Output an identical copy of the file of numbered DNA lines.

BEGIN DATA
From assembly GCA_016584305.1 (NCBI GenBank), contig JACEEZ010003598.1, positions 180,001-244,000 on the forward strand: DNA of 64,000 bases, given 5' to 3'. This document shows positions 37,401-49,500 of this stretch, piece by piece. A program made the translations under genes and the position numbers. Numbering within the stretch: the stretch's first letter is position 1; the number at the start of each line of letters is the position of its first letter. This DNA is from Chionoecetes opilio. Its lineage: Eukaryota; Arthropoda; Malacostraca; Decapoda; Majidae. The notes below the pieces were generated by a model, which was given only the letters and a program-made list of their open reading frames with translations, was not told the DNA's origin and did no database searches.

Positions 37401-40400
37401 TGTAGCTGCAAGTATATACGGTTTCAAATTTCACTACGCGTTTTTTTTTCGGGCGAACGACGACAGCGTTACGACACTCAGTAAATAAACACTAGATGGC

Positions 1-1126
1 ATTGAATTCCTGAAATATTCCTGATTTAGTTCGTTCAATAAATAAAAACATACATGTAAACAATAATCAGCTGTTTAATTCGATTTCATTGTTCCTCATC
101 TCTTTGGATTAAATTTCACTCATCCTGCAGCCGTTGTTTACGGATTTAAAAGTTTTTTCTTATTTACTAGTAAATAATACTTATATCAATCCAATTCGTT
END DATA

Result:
From assembly GCA_016584305.1 (NCBI GenBank), contig JACEEZ010003598.1, positions 180,001-244,000 on the forward strand: DNA of 64,000 bases, given 5' to 3'. This document shows positions 37,401-49,500 of this stretch, piece by piece. A program made the translations under genes and the position numbers. Numbering within the stretch: the stretch's first letter is position 1; the number at the start of each line of letters is the position of its first letter. This DNA is from Chionoecetes opilio. Its lineage: Eukaryota; Arthropoda; Malacostraca; Decapoda; Majidae. The notes below the pieces were generated by a model, which was given only the letters and a program-made list of their open reading frames with translations, was not told the DNA's origin and did no database searches.

Positions 37401-40400
37401 TGTAGCTGCAAGTATATACGGTTTCAAATTTCACTACGCGTTTTTTTTTCGGGCGAACGACGACAGCGTTACGACACTCAGTAAATAAACACTAGATGGC

Positions 1-1126
1 ATTGAATTCCTGAAATATTCCTGATTTAGTTCGTTCAATAAATAAAAACATACATGTAAACAATAATCAGCTGTTTAATTCGATTTCATTGTTCCTCATC
101 TCTTTGGATTAAATTTCACTCATCCTGCAGCCGTTGTTTACGGATTTAAAAGTTTTTTCTTATTTACTAGTAAATAATACTTATATCAATCCAATTCGTT